That’s because dementia changes the way they see and understand the world. As a result, decorations may be more frightening than fun, and trick or treaters may seem like intruders. So, does that mean you shouldn’t celebrate Halloween at all? Not necessarily. However, caregivers might need to do things a little differently to make the holiday enjoyable for themselves and their aging relatives.
Your aging relative may think fake spiders and decorative ghosts are real. Imagine how frightening that must be for them. To prevent this from happening, think carefully about the decorations you use. Keep them friendly and cute instead of scary. You may even wish to change the focus from Halloween to fall, decorating with leaves and pumpkins instead of jack o’ lanterns and monsters. Also, avoid any decorations that could be dangerous, such as candles with open flames.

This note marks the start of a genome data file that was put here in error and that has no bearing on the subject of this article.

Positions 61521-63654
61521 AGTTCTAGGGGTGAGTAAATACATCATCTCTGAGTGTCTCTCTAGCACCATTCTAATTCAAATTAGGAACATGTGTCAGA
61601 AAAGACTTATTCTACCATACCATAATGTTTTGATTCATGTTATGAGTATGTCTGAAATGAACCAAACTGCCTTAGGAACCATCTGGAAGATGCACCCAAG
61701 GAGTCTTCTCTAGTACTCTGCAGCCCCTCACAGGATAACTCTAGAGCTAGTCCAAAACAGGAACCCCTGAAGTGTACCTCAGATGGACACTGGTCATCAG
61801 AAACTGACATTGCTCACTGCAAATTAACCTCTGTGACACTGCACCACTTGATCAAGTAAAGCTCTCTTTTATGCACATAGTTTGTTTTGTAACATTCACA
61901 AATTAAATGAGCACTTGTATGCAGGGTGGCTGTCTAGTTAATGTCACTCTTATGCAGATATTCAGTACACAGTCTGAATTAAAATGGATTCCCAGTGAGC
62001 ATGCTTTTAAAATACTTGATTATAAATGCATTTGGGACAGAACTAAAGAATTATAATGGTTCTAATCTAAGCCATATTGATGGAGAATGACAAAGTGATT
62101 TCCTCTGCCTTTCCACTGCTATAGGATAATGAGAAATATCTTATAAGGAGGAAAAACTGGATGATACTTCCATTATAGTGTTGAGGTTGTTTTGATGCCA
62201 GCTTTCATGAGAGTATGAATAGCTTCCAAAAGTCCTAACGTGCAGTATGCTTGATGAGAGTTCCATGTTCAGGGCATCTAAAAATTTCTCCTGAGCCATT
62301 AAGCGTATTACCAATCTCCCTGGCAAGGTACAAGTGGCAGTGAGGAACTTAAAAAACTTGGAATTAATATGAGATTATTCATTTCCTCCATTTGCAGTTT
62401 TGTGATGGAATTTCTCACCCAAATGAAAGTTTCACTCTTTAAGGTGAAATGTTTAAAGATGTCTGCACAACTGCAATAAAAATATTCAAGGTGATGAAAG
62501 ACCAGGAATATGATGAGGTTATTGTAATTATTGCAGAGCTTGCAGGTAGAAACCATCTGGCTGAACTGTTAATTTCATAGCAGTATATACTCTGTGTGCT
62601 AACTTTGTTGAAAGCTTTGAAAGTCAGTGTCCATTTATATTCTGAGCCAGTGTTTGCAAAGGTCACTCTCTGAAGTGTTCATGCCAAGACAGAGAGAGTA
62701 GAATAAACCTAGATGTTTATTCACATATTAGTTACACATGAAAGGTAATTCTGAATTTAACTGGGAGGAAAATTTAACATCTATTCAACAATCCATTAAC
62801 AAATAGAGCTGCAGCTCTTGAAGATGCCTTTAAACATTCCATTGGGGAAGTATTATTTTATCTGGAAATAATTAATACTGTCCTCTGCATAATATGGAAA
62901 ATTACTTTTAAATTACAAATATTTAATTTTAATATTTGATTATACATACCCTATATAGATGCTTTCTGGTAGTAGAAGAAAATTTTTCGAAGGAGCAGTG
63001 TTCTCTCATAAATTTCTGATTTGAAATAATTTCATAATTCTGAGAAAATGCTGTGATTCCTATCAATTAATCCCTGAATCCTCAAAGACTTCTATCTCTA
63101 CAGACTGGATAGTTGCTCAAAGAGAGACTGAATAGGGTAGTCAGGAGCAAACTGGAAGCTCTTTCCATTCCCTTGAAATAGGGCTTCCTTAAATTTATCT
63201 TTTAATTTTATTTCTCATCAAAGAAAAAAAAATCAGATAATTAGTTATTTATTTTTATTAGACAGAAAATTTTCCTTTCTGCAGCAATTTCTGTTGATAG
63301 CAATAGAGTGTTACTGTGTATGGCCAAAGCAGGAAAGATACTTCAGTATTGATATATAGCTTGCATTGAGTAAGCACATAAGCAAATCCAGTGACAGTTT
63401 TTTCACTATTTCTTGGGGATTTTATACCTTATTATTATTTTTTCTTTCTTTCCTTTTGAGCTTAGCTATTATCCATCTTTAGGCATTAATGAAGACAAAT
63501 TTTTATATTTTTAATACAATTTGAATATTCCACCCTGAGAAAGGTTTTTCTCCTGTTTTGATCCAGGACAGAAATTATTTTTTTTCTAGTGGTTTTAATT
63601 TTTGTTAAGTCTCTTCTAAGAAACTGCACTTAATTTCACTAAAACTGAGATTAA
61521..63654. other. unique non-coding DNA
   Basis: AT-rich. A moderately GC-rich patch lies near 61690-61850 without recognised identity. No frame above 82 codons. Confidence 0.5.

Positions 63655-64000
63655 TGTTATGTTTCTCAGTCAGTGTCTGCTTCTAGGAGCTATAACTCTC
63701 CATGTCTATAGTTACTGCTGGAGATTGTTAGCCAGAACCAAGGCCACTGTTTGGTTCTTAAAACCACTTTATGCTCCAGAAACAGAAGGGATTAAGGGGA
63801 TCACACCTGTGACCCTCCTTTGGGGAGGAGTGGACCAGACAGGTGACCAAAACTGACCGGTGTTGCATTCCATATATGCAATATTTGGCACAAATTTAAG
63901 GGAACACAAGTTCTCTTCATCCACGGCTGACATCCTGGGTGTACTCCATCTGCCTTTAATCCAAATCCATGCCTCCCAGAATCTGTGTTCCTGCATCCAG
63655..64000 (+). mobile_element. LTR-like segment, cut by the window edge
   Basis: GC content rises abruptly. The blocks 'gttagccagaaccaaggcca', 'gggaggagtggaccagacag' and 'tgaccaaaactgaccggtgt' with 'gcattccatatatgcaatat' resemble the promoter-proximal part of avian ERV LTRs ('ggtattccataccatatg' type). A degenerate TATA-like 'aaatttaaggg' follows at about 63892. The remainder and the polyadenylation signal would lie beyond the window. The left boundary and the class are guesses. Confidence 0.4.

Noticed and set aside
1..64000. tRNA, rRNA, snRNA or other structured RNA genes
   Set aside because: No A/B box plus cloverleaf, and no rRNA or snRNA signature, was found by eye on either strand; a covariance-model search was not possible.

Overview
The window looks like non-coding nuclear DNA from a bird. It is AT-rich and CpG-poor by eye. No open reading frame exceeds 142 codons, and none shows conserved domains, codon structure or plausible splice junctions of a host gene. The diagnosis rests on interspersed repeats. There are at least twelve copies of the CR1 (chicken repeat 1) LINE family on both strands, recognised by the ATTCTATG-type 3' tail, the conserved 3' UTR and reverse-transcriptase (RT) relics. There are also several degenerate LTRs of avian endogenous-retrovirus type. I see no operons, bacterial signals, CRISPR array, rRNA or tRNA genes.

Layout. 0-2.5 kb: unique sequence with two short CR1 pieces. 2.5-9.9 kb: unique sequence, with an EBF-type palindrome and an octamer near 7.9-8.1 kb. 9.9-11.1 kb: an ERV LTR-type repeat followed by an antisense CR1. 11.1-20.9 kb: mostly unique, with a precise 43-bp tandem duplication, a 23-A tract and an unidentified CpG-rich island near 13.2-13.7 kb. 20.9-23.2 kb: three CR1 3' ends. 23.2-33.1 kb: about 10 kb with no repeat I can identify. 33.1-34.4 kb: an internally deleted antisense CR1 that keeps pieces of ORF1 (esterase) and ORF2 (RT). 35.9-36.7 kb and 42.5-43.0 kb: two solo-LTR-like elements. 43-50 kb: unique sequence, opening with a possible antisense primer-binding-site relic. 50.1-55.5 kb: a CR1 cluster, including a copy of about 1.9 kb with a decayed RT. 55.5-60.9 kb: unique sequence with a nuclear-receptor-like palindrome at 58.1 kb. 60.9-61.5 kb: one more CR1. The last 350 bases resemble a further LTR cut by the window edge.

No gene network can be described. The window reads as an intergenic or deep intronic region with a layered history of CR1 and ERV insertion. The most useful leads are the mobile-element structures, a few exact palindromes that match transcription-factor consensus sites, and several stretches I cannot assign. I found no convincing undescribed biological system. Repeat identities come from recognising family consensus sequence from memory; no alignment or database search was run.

If Halloween just isn’t the same without a carved pumpkin, consider avoiding frightening faces and choose a different design. Carve a pleasant picture into the pumpkin instead. There are plenty of designs available online for free. Caregivers can choose something the older adult likes, such as a cute puppy or flowers.
Depending on the stage of dementia your aging relative is in, you may want to skip trick or treating all together. Caregivers can keep the porch light turned off and entertain the senior in a part of the house where they won’t see kids in costumes that might scare or confuse them. Or, you could place a bowl of candy outside the front door to treat the children in your neighborhood while also keeping the senior where they cannot see them.